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The Cognitive and Emotional Characteristics of College Students with PTSD and Resilience

Author: LeiMing
Tutor: ZhangQingLin
School: Southwestern University
Course: Developmental and Educational Psychology
Keywords: Psychological trauma Resilience Emotion regulation Posttraumatic stress disorder
CLC: B844.2
Type: PhD thesis
Year: 2011
Downloads: 365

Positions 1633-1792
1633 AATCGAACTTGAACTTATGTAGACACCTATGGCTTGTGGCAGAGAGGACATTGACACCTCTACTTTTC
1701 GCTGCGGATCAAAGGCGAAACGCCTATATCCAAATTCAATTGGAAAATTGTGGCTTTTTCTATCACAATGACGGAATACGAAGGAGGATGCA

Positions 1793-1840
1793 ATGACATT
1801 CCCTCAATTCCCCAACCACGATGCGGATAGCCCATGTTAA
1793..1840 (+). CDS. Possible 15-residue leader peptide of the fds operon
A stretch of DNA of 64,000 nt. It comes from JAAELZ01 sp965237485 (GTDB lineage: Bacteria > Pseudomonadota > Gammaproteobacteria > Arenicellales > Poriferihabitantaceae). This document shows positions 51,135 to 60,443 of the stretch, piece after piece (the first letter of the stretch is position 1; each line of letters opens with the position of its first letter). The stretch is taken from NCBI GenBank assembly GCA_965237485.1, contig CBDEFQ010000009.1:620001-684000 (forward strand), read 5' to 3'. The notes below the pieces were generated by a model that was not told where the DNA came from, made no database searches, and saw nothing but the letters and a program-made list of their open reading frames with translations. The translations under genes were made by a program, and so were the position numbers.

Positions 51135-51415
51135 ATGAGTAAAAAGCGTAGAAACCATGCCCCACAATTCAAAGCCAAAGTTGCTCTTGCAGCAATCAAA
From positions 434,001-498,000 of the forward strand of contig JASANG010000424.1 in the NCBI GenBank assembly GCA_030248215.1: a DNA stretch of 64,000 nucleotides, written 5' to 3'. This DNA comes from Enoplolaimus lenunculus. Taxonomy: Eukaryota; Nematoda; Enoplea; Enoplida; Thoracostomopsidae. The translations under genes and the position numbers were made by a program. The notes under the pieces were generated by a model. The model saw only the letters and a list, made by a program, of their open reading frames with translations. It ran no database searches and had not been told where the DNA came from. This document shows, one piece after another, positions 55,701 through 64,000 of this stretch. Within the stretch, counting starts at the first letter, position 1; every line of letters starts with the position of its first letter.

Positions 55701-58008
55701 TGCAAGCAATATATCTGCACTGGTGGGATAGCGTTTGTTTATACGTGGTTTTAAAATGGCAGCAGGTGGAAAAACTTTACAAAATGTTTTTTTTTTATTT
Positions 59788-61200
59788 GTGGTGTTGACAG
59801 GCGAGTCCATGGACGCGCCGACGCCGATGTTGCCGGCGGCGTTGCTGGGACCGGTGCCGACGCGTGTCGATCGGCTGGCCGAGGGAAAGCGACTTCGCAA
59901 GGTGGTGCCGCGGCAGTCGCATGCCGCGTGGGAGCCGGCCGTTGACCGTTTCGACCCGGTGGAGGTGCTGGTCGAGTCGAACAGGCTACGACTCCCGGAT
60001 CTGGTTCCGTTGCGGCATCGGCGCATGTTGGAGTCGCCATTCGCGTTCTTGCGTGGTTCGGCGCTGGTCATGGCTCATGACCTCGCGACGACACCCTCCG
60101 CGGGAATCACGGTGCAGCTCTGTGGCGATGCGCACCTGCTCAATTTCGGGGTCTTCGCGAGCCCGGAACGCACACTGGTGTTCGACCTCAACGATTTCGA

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Resilience refers to the phenomenon that an individual has the achievement of positive adaptation following significant adversity or trauma. The two key factors in resilience are significant adversity and positive adaptation. Resilience is mainly discussed from the view of ability, outcome and process. Accumulating literatures indicated there have been personal ability-based approach and developmental result-based approach to identify the cognitive and neural mechanism of resilience.Accumulating studies in personal ability-based approach selected high-resilient and low-resilient individuals by scales, such as the resilience scale and the Conner-Davidson scale, and explored the cognitive and neural mechanism of trait resilience by comparing their different performance in cognitive tasks. Positive emotionality and emotion regulation were of great importance in the studies of trait resilience, and dual-process models of resilience and emotion flexibility hypothesis was proposed based on these research findings. The researchers of developmental result-based approach suggested that resilient or non-resilient individual can be distinguished by the criterion of positive adaptation under adversity, including the state of adaptation, posttraumatic stress disorder (PTSD) symptoms. Cognitive bias to trauma related stimulus and emotion associated with trauma event were payed close attention. The representation of traumatic memory, cognitive emotion regulation, and positive emotion had close relationships to state resilience.Based on the previous research findings, the brain structure and function of earthquake survivors were influenced by trauma exposure; resilience exposured to traumatic events depend on whether the individual can be quickly recovered from negative emotion; cognitive emotion regulation, and upward spirals of positive emotion experience have close relationships to resilience. Many problems still unresolved, such as how to integrate the study results of resilience came from the ability view and the outcome view? Is there a cognitive bias to earthquake-related words in resilient individuals? Whether the resilient individuals have more positive emotion compared with PTSD individuals? And what did the role of emotion regulation strategy play in the resilient process?The present article aims to explore the cognitive and emotional characteristics of the resilient survivors exposured to Wenchuan earthquake by four studies, compared with PTSD survivors, and pay close attention to automatic process of traumatic words, implicit emotion experience and cognitive emotion regulation.Study 1 aimed to ascertain the role of trait resilience and emotion regulation to Wenchuan earthquake exposure and posttraumatic stress disorder (PTSD) respectively. The Resilience Scale (RS) was revised based on the survey of 888 undergraduates living in the Wenchuan earthquake epicenter. A series of scales were used, including the post-traumatic stress disorder self-rating scale (PTSD-SS), the Zung self-rating depression scale (SDS), the Zung self-rating anxiety scale (SAS) and the Eysenck personality questionnaire short scale for Chinese (EPQ-RSC). The results suggested that the Chinese version of the RS had four dimensions:controllability, persistence, efficiency, independence. The four-factor model of the RS had good construct validity, and the total resilience score was correlated negatively with PTSD, depression, anxiety, and Neuroticism (p s<0.01), positively with Extraversion (p<0.01).The Cronbach a coefficient of the RS was 0.94 (P<0.01), and the test-retest reliability coefficient was 0.82 (p<0.01). The Chinese version of the RS was demonstrated to be a reliable and valid measurement to assess resilience of Chinese adolescents in the Sichuan earthquake epicenter. In Study lb, another set of scales were used to measure 433 undergraduates experienced Wenchuan earthquake, including the Earthquake Exposure Questionnaire (self-designed), the emotion regulation scale (ERS), the Positive Affect and Negative Affect Scale (PANAS), RS, PTSD-SS, SDS, SAS. The results indicated that the Recovery group performed better in positive emotion and expressed less pathological symptoms comparing with the PTSD group; both trait resilience and cognitive reappraisal strategy were mediator, which demonstrated that the survivors to maintain relatively stable, healthy levels of psychological and physical outcome (i.e. state resilience) can go through trait resilience or cognitive reappraisal strategy after exposured to Wenchuan earthquake, and the resilient survivors possessed both healthy levels of psychological and physical outcome and high level of trait resilience.Modified Stroop test and subliminal priming test used in Study 2, to explore how earthquake experience impacts on automatic processing of the resilient and PTSD survivors. The behavioral data of modified Stroop test (Study 2a) showed that significant earthquake interference effect in PTSD group, which is the longer RTs for DRW (disaster-related words) than EUW (earthquake-unrelated words), and Scalp ERP datum showed there have significant differences in the resilient and PTSD survivors in N1. In PTSD group, DRW elicited a more negative ERP deflection than did EUW in P2, then elicited a more negative ERP deflection than did RRW (rescue-related words) and EUW in the 230-370 ms. In the subliminal priming test (Study 2b), the stimulus elicited different ERP deflection in the PTSD group, DRW elicited a more positive ERP deflection than did EUW in P2, then elicited a more negative ERP deflection than did RRW and EUW in P3. The result of Study 2 indicated that the automatic process of earthquake-related words was found in the PTSD group, not in the Resilient group.In Study 3, emotional Stroop test was adopted to explore the implicit emotion of the resilient college students. In Study 3a, the valence, arousal, dominance and familiarity of emotional words were appraised by 65 undergraduates.267 emotional words were selected from the dictionary, which represent the state of experienced emotion, such as happy, fear, sadness. The results showed that the emotional words were cognized by the valence, arousal, dominance and familiarity dimensions, and the valence of emotional words consisted of positive and negative dimension. In the modified Stroop test (Study 3b), the behavioral data showed that the longer RTs for negative words than that of positive words in the Resilient group, and the longer RTs for positive-low arousal words than that of positive-high arousal words in the PTSD group. Scalp ERP datum showed positive words elicited a more positive ERP deflection than did negative words in P2, N2, LPP (360-450ms) in the Resilient group, and positive-low arousal words elicited a more positive ERP deflection than did positive-high arousal words in LPP. Dipole source analysis of the difference wave (positive words-negative words) showed that a generator of N2 was localized in the anterior cingulated gyrus, and a generator of P360-450 was localized in the caudate body of striatum. The result of Study 3 indicated that the PTSD individuals experienced more positive emotion both in explicit and implicit emotion state. Study 4 aimed to investigate the implicit attitude to cognitive reappraisal strategy (CR) and expression suppression strategy (ES) (Study 4a), and the individual difference in the voluntary emotion regulation process under cognitive reappraisal strategy, expression suppression strategy and see condition (Study 4b). In Study 4a, the result of the implicit association test (IAT) showed that, although the behavioral data indicated that all participants responded relatively rapidly in the congruent condition than the incongruent condition, the ERP data indicated the congruent condition (cognitive reappraisal strategy and positive target words) elicited a more negative component at N2, LPP than the incongruent condition (cognitive reappraisal strategy and negative target words) in the PTSD group. In Study 4b, the results showed that there had significant differences between the Resilient group and PTSD group in the cognitive reappraisal strategy; there was significant differences in the valence of earthquake pictures under the expression suppression strategy and see condition in the Resilient group, and under the cognitive reappraisal strategy, the expression suppression strategy and see condition in the PTSD group; the ERP data showed that the cognitive reappraisal and expression suppression condition elicited a more negative deflection in N2 than the see condition in the PTSD group. Dipole source analysis of the difference wave (CR-See; ES-See) both showed that a generator was localized in the cingulated gyrus. The result of Study 4 showed that the resilient undergraduates were inclined to use the cognitive reappraisal strategy, making negative emotion and cognitive conflict subdued.In conclusion, the resilient survivors are different from college students with PTSD: they have no cognitive bias to earthquake-related words, have explicit and implicit positive emotion, and give priority to cognitive reappraisal strategy to modulate the stress responses. Such cognitive and emotional characteristics of the resilient survivors were close related to resilience.